the fastest of all World War I fighters, had a thin airfoil section like the Eiffel section shown in Figure 4.48. Why were such thin airfoil sections considered to be the best by most designers of World War I aircraft? The historical tradition described above might be part of the answer—a tradition that started with Cayley. Also, there was quite clearly a mistaken notion at that time that thick airfoils would produce high drag. Of course, today we know the opposite to be true; review our discussion of streamlined shapes in Section 1.11 for this fact. Laurence Loftin in Reference 48 surmises that the mistaken notion might have been fostered by early wind-tunnel tests. By the nature of the early wind tunnels in use—small sizes and very low speeds—the data were obtained at very low Reynolds numbers, less than 100,000 based on the airfoil-chord length. These Reynolds numbers are to be compared with typical values in the millions for actual airplane flight. Modem studies of low Reynolds number flows over conventional thick airfoils (e. g., see Reference 51) clearly show high-drag coefficients, in contrast to the lower values that occur for the high Reynolds number associated with the flight of full-scale aircraft. Also, the reason for the World War I airplane designer’s preference for thin airfoils might be as simple as the tendency to follow the example of the wings of birds, which are quite thin. In any event, the design of all English, French, and American World War I aircraft incorporated thin airfoils and, consequently, suffered from poor high-lift performance. The fundamentals of airfoil aerodynamics as we know them today (and as being presented in this book) were simply not sufficiently understood by the designers during World War I. In turn, they never appreciated what they were losing.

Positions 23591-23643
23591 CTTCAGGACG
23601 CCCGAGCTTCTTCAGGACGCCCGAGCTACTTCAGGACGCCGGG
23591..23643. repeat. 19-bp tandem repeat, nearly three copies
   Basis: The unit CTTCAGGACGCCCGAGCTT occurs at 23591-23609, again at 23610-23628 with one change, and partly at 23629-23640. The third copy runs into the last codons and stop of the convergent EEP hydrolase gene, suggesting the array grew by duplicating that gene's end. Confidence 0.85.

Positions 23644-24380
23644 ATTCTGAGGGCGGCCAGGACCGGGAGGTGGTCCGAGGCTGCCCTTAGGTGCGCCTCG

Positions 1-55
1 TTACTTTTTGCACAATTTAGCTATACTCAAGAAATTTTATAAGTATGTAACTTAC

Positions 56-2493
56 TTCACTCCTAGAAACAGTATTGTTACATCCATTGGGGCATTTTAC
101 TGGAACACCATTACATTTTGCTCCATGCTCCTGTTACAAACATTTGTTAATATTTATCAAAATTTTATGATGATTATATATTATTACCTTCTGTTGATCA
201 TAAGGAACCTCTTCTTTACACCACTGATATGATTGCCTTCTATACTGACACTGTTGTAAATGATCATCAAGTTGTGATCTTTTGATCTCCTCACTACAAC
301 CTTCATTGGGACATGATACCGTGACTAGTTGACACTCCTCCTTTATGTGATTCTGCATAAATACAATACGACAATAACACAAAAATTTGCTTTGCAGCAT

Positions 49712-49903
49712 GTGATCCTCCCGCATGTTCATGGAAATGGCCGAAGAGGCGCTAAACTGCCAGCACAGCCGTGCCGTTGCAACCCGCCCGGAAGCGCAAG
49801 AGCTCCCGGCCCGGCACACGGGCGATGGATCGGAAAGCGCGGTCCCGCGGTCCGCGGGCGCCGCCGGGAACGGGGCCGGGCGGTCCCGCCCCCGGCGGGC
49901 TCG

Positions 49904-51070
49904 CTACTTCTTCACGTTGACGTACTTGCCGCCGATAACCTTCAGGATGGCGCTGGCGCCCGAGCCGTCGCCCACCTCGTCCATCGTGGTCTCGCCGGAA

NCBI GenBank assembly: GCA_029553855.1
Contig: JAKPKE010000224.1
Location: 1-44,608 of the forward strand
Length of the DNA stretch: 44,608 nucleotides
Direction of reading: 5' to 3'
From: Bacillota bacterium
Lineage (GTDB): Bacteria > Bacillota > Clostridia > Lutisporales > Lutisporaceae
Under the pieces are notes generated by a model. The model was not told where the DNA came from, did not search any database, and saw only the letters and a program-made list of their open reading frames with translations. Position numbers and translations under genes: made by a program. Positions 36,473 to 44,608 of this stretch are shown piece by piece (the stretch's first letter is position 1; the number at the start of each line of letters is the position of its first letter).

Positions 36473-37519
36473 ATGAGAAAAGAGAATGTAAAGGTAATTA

This situation changed dramatically in 1917. Work carried out in Germany at the famous Gottingen aerodynamic laboratory of Ludwig Prandtl (see Section 5.8 for a biographical sketch of Prandtl) demonstrated the superiority of a thick airfoil section, such as the Gottingen 298 section shown at the bottom of Figure 4.48. This revolutionary development was immediately picked up by the famous designer An­thony Fokker, who incorporated the 13-percent-thick Gottingen 298 profile in his new Fokker Dr-1—the famous triplane flown by the “Red Baron,” Rittmeister Manfred Freiher von Richthofen. A photograph of the Fokker Dr-1 is shown in Figure 4.49. The major benefits derived from Fokker’s use of the thick airfoil were:

1. The wing structure could be completely internal; that is the wings of the Dr – 1 were a cantilever design, which removed the need for the conventional wire bracing that was used in other aircraft. This, in turn, eliminated the high drag associated with these interwing wires, as discussed at the end of Section 1.11. For this reason, the Dr-1 had a zero-lift drag coefficient of 0.032, among the lowest of World War I airplanes. (By comparison the zero-lift drag coefficient of the French SPAD XIII was 0.037.)

2. The thick airfoil provided the Fokker Dr-1 with a high maximum lift coefficient. Its performance was analogous to the upper curves shown in Figure 4.36. This in turn, provided the Dr-1 with an exceptionally high rate-of-climb as well as enhanced maneuverability—characteristics that were dominant in dog-fighting combat.

Anthony Fokker continued the use of a thick airfoil in his design of the D-VII, as shown in Figure 4.50. This gave the D-VII a much greater rate-of-climb than its two principal opponents at the end of the war—the English Sopwith Camel and the



Figure 4.50 The World War I Fokker D-VII, one of the most effective fighters of the war, due in part to its superior aerodynamic performance allowed by a thick airfoil section.

French SPAD XIII, both of which still used very thin airfoil sections. This rate-of – climb performance, as well as its excellent handling characteristics, singled out the Fokker D-VII as the most effective of all German World War I fighters. The respect given by the Allies to this machine is no more clearly indicated than by a paragraph in article IV of the armistice agreement, which lists war material to be handed over to the Allies by Germany. In this article, the Fokker D-VII is specifically listed—the only airplane of any type to be explicitly mentioned in the armistice. To this author’s knowledge, this is the one and only time where a breakthrough in airfoil technology is essentially reflected in any major political document, though somewhat implicitly.